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"We were originally from Trenton, and I performed at a lot of PTA functions."
December 2, 2011 8:14 AM   Subscribe

Jonathan and Darlene Edwards were a musical duo famous (or infamous) for their off-key but spirited interpretations of such classics as Tiptoe through the Tulips and I Am Woman.

After listening to their music, you might be surprised to learn that they had not one, but two greatest hits compilations. This interview provides some insight into their unique style. Bob Claster (previously on the blue) also interviewed the duo on KCRW in 1983 (MP3 link halfway down the page.)

Jonathan and Darlene Edwards might have languished in obscurity if not for their patrons Jo Stafford and Paul Weston, with whom they lived for many years.

For your further listening pleasure:
posted by usonian (25 comments total) 10 users marked this as a favorite

 
OMG that needs a NSFL tag! Terrible, just terrible...hmm, come to think of it, I know someone who would LOVE one of those albums for Christmas.
posted by Blake at 8:18 AM on December 2, 2011


In the "I Am Woman" video, the album cover says "A very once in a while it is the privilege of a record company to come upon a grate artist..."

Well trolled, sir and madam. Well trolled.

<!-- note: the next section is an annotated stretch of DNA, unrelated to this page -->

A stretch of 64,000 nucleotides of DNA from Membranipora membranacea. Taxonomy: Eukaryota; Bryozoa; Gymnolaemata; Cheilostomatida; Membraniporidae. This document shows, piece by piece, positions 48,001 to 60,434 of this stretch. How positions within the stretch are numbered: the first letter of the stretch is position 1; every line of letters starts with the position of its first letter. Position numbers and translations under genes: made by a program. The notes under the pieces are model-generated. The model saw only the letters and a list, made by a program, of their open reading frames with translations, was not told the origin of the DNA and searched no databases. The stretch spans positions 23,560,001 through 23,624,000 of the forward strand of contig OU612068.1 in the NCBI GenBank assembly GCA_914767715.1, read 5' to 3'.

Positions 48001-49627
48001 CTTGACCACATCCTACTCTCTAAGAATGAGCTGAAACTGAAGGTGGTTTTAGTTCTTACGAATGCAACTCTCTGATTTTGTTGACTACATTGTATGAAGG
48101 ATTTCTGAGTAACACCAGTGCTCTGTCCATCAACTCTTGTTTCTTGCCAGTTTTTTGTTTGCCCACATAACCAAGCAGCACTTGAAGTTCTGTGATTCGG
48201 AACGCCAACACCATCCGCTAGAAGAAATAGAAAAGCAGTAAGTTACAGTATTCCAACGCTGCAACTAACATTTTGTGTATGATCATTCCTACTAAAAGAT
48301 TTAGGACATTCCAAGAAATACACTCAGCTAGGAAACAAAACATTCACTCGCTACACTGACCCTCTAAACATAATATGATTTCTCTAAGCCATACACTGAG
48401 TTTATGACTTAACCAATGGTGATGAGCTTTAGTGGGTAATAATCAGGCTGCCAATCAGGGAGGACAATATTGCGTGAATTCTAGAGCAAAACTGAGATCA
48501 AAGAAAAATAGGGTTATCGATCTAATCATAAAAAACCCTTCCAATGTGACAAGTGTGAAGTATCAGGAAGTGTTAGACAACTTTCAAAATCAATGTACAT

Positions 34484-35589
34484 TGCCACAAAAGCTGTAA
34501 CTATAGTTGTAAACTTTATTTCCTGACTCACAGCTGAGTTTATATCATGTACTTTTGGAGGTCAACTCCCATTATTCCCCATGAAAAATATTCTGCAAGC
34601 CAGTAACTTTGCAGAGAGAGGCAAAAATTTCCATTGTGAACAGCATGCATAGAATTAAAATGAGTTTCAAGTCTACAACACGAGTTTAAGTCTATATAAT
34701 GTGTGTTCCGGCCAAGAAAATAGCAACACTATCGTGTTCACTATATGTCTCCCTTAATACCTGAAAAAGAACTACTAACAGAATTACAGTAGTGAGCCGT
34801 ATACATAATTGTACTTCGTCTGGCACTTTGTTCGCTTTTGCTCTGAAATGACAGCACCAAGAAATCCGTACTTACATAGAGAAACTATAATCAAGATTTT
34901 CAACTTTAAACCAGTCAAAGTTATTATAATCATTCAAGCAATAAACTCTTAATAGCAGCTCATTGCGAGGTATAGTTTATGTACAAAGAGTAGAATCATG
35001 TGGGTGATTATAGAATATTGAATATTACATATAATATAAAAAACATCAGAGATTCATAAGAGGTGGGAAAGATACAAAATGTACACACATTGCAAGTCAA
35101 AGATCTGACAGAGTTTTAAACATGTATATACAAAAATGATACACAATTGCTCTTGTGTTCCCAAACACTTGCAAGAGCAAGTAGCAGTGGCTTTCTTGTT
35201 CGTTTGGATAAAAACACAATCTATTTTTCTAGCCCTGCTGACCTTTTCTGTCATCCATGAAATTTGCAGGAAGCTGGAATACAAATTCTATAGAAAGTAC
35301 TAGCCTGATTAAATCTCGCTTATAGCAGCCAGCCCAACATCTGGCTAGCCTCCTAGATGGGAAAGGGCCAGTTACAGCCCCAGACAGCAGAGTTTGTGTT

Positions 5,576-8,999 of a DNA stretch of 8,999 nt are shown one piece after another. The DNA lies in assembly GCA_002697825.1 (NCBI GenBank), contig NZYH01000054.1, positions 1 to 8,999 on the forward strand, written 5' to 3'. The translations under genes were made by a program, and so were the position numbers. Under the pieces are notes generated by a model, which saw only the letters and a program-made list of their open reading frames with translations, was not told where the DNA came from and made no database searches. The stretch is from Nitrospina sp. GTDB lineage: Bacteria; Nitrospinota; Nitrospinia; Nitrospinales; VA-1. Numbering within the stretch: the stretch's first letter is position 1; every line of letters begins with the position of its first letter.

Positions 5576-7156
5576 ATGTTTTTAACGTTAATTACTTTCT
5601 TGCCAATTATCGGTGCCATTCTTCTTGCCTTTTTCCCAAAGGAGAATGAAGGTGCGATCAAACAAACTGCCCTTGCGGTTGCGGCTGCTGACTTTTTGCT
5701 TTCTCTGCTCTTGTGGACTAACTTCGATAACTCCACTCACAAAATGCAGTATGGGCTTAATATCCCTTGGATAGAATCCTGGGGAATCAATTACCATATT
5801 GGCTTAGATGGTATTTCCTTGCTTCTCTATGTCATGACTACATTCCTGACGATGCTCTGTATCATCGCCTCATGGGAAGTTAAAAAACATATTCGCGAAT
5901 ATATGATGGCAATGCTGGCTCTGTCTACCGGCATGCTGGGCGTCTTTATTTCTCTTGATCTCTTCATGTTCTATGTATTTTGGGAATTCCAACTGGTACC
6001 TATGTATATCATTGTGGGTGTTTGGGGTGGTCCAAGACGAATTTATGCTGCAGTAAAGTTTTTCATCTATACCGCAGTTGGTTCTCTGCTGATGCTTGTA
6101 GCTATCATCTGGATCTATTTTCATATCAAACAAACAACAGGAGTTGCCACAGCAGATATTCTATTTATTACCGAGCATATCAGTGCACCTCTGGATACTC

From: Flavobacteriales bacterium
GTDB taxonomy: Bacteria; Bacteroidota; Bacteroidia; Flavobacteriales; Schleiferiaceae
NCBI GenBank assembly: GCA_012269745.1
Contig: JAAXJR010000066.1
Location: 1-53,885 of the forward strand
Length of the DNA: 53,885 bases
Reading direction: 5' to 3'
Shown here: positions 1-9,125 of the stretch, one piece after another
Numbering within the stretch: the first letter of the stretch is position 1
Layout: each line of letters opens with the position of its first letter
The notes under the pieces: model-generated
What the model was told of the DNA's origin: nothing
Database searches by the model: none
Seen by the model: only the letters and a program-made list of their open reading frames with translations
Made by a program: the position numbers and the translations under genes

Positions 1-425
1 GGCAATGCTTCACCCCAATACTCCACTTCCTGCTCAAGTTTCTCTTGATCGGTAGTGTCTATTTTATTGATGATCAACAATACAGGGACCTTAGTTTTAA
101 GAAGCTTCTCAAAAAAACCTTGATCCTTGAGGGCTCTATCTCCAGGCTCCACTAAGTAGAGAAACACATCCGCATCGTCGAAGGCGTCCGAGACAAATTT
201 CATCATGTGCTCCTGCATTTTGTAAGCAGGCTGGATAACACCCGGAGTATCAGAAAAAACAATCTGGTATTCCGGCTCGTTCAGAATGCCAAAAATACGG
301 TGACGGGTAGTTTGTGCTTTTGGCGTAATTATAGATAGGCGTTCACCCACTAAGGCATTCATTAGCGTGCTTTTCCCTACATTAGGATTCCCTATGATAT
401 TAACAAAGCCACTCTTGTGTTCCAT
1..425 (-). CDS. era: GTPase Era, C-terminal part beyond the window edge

posted by DU at 8:20 AM on December 2, 2011


Enjoyably atrocious. Put me directly in mind of this.
posted by Durn Bronzefist at 8:28 AM on December 2, 2011


There was an on-key rendition of "Tiptoe Through The Tulips"?
posted by The Card Cheat at 8:28 AM on December 2, 2011 [3 favorites]


Ah, life before Autotune.
posted by Catblack at 8:34 AM on December 2, 2011


Their Stayin' Alive isn't a cover, it's a cry for help.
posted by roger ackroyd at 9:11 AM on December 2, 2011


What is this I don't even












(someone had to say i
posted by clvrmnky at 9:15 AM on December 2, 2011


The singing brings to mind something Parke Godwin once wrote. If memory serves: "Chastity played piano determinedly, which is not the same as well."
posted by ricochet biscuit at 9:17 AM on December 2, 2011


I'm assuming that you are aware that they ARE Jo Stafford and Paul Weston...
posted by Futurehouse at 9:20 AM on December 2, 2011


Nice, had not heard of them before - thanks usonian! Cocktails for two is sublime.
posted by carter at 9:24 AM on December 2, 2011


Oh godds, how I love this. As a long-time fan of all things on music's weird side, I have no idea how this stuff's passed me by until now, but it somehow has.

I'm surely not the only one here to find this completely and compellingly beautiful, am I?
posted by item at 9:25 AM on December 2, 2011


My dad loves these. I have seen him laugh until he cried listening to Jonathan and Darlene.
posted by troublesome at 9:36 AM on December 2, 2011


I first came across them in their hilarious version of "Carioca" over the opening credits of Kentucky Fried Movie.
posted by yoink at 9:43 AM on December 2, 2011


I'm assuming that you are aware that they ARE Jo Stafford and Paul Weston...
I debated explicitly saying so in the original post and ultimately decided that I wanted to perpetuate the puzzlement to the extent possible on the internet; anyone who's really fascinated by them won't have to look far to discover the truth.
posted by usonian at 9:48 AM on December 2, 2011 [2 favorites]


(That's why I immediately thought of "Miranda")
posted by Durn Bronzefist at 10:25 AM on December 2, 2011


Nice to hear the execrable "I Am Cartoon Feminist" crucified like that.